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Richards comes up short in pitchers' duel

Righty tosses seven innings, allows one run on two hits
@JoeFrisaro
June 8, 2019

MIAMI -- The cruel reality of the big leagues is nothing is guaranteed, even on days a starting pitcher is flirting with a no-hitter. Trevor Richards, who fully understands the rough road it takes to just make it to the Majors, was victimized by some tough luck on Saturday afternoon.

MIAMI -- The cruel reality of the big leagues is nothing is guaranteed, even on days a starting pitcher is flirting with a no-hitter. Trevor Richards, who fully understands the rough road it takes to just make it to the Majors, was victimized by some tough luck on Saturday afternoon.

After not allowing a hit for 5 2/3 innings, Richards relinquished a run on a sacrifice fly in the seventh inning. It was all the Braves needed to trip up the Marlins, 1-0, at Marlins Park.

Box score

Richards, feeding the Braves a steady diet of changeups, didn’t allow a hit until Freddie Freeman’s two-out single in the sixth inning.

“I'm aware of it, but I'm not really thinking about it,” Richards said. “I'm thinking about the next inning, the next hitters coming up, trying to prepare for the next three outs.”

In the seventh inning, Richards' second hit allowed proved costly. Rookie Austin Riley doubled to open the frame, and with one out, scored on Tyler Flowers’ sacrifice fly to right field. Richards was lifted for a pinch-hitter in the seventh, logging seven innings while allowing one run on two hits.

“He did a really nice job of really pitching, like he always does,” Marlins manager Don Mattingly said. “He really slowed them down early, kind of maximized his changeup, used his cutter some. I thought he did a really nice job with that club.”

Of the 95 pitches Richards threw, 58 were changeups, inducing nine swinging strikes. That’s the most changeups the right-hander has ever thrown in a start. Last August, he had a start in which he went to the changeup 42 times. And in his last outing this season, on June 2 at San Diego, he tossed 37.

“I just wanted to keep them off balance, and attack them with my best pitch, which is a changeup,” Richards said. “I threw a handful of them today. That was the game plan going in.”

After the Braves jumped all over Jose Urena on Friday in a 7-1 win, Richards’ changeup, which averaged 83.9 mph, contrasted Urena’s 95.5 mph average two-seam fastball on Friday.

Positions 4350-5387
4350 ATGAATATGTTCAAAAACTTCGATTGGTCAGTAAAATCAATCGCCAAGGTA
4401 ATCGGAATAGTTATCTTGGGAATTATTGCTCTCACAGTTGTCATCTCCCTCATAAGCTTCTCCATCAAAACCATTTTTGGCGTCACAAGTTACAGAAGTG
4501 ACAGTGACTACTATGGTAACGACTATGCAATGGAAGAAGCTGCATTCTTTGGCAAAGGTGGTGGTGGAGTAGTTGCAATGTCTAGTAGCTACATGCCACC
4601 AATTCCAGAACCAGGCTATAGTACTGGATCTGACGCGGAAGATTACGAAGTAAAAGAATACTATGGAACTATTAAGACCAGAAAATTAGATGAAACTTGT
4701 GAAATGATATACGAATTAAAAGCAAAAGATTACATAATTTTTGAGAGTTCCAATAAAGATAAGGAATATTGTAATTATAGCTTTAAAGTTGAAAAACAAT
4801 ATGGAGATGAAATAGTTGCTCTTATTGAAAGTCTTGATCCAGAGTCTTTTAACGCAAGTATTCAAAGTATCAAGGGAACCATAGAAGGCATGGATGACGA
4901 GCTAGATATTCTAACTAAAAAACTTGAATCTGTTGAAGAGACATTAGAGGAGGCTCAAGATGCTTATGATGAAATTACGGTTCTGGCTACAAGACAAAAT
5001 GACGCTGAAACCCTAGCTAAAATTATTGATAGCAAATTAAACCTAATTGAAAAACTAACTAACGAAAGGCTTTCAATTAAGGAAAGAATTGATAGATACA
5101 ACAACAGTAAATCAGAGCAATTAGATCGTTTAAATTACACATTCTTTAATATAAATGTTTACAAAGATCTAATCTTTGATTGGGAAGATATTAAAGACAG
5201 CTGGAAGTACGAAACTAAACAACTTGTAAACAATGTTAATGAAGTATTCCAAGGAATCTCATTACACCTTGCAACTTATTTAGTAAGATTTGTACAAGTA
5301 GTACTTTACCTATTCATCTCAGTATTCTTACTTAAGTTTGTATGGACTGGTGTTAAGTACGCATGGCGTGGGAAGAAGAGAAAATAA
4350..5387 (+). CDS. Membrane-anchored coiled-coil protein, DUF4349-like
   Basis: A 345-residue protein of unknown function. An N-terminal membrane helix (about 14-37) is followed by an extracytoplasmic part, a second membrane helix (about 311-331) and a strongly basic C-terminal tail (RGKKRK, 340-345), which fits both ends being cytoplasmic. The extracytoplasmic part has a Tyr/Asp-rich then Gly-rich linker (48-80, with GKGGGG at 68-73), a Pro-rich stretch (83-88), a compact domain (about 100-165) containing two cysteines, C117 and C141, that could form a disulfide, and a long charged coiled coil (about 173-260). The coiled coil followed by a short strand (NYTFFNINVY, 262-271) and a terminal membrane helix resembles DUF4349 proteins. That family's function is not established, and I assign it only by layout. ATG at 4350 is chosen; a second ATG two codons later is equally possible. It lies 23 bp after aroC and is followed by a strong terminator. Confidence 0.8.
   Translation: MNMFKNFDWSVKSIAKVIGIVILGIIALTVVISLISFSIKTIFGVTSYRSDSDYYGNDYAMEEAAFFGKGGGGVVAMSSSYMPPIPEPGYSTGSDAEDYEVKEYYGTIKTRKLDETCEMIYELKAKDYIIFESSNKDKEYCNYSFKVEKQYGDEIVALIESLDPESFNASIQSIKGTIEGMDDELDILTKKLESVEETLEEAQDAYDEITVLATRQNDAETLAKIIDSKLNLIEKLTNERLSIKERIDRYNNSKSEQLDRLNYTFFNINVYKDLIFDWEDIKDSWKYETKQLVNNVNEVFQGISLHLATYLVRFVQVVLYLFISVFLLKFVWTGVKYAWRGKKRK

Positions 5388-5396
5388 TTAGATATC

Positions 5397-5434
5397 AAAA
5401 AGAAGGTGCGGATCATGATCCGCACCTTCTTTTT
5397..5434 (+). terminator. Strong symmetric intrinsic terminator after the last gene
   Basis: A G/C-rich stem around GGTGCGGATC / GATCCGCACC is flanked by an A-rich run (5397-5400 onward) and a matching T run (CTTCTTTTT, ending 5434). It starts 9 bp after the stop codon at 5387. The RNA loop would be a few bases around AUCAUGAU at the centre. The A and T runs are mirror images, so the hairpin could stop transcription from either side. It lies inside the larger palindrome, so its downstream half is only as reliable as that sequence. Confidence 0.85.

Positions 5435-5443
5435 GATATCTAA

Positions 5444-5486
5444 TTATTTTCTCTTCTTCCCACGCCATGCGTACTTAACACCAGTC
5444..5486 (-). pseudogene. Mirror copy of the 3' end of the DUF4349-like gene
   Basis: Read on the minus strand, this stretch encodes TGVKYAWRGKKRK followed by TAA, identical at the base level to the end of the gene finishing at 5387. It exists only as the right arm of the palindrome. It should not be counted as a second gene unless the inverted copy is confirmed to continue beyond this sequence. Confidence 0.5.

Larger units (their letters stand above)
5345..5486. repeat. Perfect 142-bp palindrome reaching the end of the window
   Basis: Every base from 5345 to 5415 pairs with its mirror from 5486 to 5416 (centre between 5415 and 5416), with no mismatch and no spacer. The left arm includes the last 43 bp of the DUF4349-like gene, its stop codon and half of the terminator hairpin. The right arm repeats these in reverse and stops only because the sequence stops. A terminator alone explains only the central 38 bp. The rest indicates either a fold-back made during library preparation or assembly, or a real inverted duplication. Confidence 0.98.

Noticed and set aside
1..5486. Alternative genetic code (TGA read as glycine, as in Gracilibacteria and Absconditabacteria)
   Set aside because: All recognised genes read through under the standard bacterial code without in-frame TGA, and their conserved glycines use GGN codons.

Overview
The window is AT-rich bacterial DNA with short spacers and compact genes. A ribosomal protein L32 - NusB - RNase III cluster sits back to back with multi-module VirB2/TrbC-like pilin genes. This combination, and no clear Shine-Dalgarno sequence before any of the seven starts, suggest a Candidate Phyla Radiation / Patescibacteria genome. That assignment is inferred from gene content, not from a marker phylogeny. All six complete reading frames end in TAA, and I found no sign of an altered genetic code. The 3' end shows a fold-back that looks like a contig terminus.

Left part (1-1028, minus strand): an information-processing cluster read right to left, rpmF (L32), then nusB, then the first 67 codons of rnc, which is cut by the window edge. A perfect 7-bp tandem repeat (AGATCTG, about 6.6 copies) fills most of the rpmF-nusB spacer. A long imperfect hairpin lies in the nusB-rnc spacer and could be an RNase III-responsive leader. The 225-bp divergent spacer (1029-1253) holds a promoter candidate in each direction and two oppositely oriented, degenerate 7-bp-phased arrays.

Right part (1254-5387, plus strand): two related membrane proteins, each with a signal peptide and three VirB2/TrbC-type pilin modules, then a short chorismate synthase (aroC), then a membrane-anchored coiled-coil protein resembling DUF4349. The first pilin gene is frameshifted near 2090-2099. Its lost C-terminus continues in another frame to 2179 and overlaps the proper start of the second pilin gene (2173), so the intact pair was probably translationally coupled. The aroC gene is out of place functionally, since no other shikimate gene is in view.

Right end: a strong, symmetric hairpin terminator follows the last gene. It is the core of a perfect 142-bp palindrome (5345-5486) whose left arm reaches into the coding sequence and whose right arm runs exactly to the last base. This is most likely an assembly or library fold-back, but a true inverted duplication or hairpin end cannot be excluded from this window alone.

“You just have to slow that club down,” Mattingly said. “It doesn't really work if you don't throw it for strikes. He threw a bunch of off-speed [pitches] early, which allow him to use his fastball differently. I thought he did a really nice job.”

According to Statcast, the 26-year-old throws the pitch 37.1 percent of the time. It’s a pitch the opposition is hitting .168 against.

“Richards is really good,” Braves manager Brian Snitker said. “That changeup he has is the equalizer. You bring in somebody behind him, and it looks like they're throwing 100.”

In the eighth inning, Braves third baseman Josh Donaldson made a run-saving play on Brian Anderson’s slow roller to third base. Harold Ramirez hit a pinch-hit double and stole third. But with runners on first and third, Anderson was out by a step. Miami challenged, but the call was upheld.

“It's a spot as a middle of the order hitter that you want to be in,” Anderson said. “You want a chance to do some damage there and tie the game up or maybe more right there. He made a really good play. I got out on a slider a little bit. I was going hard right out of the box, so he had to make a great play.”

The Marlins have now dropped three straight, including the first two to the Braves, and Miami aims to avoid the sweep on Sunday afternoon.

Julio Teheran limited the Marlins to two hits in six innings, striking out five.

For Richards, the outcome didn’t go his way, but the way he threw was yet another reminder of the upside of a talented starting rotation.

Richards had won three straight decisions, and in two of his last three games, he threw as many as seven innings.

“You always want to go seven, and as a starter, that's your job,” Richards said. “Get deep into the game. They're an aggressive team. So as long as I'm around the zone, they're going to be swinging early. That was the game plan, keep them off balance, and attack them. Make the defense work a little bit.”

Joe Frisaro has covered the Marlins for MLB.com since 2002. Follow him on Twitter @JoeFrisaro and listen to his podcast.